tree and placed inside of a subdirectory named `scenario_files`

within
the output directory. These files will be removed removed unless
validation fails or the `--keep-scenario-files`

option is used.

The SMPS writer also supports parallel execution. This can significantly reduce the overall time required to produce the SMPS files when there are many scenarios. Parallel execution using PySP’s Pyro-based tools can be performed using the steps below. Note that each of these commands can be launched in the background inside the same shell or in their own separate shells.

Start the Pyro name server:

$ pyomo_ns -n localhost

Start the Pyro dispatch server:

$ dispatch_srvr -n localhost --daemon-host localhost

Start 8 ScenarioTree Servers (for the 625 baa99 scenarios)

$ mpirun -np 8 scenariotreeserver --pyro-host=localhost

Run

`python -m pyomo.pysp.convert.smps`

using the Pyro ScenarioTree Manager$ python -m pyomo.pysp.convert.smps -m ReferenceModel.py --basename baa99 \ --output-directory sdinput/baa99 \ --pyro-required-scenariotreeservers=8 \ --pyro-host=localhost --scenario-tree-manager=pyro

An annotated version of the farmer example is also provided. The model
file can be found in the `pysp/farmer/smps_model`

examples
subdirectory. Note that the scenario tree for this model is defined in a
separate file. When invoking the SMPS writer, a scenario tree structure
file can be provided via the `--scenario-tree-location (-s)`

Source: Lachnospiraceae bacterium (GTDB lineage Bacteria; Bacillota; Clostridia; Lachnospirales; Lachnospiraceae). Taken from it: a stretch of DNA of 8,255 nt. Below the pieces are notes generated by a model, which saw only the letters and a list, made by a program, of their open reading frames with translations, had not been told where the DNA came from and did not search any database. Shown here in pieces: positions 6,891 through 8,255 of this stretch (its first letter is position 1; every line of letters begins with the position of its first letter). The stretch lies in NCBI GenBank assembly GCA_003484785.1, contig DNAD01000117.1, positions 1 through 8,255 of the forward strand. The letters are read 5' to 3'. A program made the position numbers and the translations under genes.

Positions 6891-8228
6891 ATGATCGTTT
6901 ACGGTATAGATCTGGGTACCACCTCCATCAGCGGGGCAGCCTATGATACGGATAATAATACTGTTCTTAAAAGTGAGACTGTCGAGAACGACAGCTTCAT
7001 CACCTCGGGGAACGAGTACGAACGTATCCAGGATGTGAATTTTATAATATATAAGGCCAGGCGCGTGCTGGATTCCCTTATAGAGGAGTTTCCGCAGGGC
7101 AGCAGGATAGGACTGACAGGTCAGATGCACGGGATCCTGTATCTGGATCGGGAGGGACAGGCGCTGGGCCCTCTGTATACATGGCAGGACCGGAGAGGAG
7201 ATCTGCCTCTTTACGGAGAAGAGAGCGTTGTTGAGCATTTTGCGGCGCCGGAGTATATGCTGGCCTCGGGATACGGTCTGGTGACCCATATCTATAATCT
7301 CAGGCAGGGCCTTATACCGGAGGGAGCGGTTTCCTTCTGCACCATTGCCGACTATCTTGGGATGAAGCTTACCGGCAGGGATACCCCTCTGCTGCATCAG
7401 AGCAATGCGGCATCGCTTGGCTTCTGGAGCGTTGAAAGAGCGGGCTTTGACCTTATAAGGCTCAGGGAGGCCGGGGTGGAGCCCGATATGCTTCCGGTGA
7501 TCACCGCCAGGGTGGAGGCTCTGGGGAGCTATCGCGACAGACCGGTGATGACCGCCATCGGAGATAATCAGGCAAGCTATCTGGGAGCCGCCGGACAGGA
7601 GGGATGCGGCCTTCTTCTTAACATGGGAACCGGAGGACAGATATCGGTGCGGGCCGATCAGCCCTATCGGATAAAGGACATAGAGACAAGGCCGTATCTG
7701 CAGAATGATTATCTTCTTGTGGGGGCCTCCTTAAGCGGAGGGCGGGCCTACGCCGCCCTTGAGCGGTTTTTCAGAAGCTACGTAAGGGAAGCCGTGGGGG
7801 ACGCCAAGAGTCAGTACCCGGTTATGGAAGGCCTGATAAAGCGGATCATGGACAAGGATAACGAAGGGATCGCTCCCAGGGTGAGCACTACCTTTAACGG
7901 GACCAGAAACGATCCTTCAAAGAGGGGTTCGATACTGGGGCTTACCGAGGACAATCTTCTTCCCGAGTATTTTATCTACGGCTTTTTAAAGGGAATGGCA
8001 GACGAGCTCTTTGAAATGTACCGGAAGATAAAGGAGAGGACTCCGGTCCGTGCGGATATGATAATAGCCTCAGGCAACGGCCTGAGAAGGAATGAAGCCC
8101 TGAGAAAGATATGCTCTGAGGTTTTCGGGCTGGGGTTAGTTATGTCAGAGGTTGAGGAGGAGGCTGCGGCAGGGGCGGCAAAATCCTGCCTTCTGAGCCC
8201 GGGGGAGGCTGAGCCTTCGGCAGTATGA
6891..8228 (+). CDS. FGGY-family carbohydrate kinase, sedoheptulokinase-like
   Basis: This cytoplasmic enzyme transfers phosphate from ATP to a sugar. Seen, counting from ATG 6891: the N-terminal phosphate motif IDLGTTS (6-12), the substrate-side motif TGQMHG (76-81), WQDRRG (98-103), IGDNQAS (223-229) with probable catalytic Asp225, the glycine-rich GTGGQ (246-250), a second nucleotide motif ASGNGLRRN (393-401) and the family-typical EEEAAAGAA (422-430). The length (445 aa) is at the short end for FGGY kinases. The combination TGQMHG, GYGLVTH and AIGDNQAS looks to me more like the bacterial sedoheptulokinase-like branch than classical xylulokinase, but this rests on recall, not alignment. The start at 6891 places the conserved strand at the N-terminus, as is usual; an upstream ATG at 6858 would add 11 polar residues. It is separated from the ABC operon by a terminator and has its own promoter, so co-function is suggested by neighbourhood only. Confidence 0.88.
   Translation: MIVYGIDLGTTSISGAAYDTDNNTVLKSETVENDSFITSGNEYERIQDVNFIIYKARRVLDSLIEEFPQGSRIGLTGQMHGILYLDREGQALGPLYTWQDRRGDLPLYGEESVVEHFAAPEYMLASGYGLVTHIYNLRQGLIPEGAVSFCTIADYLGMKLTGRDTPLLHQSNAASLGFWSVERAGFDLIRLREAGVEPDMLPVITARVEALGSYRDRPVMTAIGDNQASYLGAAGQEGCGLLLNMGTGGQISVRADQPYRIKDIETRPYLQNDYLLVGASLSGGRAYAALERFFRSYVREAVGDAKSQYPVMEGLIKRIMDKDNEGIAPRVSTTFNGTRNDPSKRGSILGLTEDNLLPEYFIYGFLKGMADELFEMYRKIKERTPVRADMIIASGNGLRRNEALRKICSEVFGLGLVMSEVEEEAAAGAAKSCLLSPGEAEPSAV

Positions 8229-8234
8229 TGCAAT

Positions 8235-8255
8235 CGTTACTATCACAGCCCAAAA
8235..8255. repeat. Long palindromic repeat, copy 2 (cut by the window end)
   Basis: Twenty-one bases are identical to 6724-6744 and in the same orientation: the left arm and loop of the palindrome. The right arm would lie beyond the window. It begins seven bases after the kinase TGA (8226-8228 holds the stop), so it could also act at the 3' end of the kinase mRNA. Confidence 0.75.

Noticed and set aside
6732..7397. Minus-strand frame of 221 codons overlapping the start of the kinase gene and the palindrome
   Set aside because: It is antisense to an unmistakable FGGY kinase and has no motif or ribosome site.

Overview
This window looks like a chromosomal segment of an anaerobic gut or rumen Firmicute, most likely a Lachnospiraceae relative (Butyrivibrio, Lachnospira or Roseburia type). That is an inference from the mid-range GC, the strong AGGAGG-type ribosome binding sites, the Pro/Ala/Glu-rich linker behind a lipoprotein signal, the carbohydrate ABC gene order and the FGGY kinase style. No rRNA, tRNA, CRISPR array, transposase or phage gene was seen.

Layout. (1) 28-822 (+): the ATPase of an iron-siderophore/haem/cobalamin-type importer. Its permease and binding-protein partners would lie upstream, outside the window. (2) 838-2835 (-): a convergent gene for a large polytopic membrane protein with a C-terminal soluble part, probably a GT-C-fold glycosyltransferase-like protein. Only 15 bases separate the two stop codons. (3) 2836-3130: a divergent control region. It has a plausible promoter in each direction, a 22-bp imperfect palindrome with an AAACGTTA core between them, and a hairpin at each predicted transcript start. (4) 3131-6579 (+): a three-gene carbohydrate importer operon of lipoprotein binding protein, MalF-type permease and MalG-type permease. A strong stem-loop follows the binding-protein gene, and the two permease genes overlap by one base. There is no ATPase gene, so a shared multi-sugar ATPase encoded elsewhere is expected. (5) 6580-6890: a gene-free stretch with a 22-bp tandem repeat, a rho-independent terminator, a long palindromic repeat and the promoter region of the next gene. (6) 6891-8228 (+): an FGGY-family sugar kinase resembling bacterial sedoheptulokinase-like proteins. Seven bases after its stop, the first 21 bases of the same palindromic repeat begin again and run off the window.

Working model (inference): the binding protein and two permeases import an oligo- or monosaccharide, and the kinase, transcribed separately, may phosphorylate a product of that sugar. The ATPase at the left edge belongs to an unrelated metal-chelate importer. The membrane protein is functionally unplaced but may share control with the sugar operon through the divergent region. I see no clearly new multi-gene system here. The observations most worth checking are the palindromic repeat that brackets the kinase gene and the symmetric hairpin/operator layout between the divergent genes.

command-line option. For example, assuming one is in the
`pysp/farmer`

subdirectory, the farmer model can be converted to SMPS
files using the command:

```
$ python -m pyomo.pysp.convert.smps -m smps_model/ReferenceModel.py \
-s scenariodata/ScenarioStructure.dat --basename farmer \
--output-directory sdinput/farmer
```

Note that, by default, the files created by the SMPS writer use
shortened symbols that do not match the names of the variables and
constraints declared on the Pyomo model. This is for efficiency reasons,
as using fully qualified component names can result in significantly
larger files. However, it can be useful in debugging situations to
generate the SMPS files using the original component names. To do this,
simply add the command-line option `--symbolic-solver-labels`

to the
command string.

The SMPS writer supports other formats for the core problem file (e.g.,
the LP format). The command-line option `--core-format`

can be used to
control this setting. Refer to the command-line help string for more
information about the list of available format.

## Generating DDSIP Input Files From PySP Models¶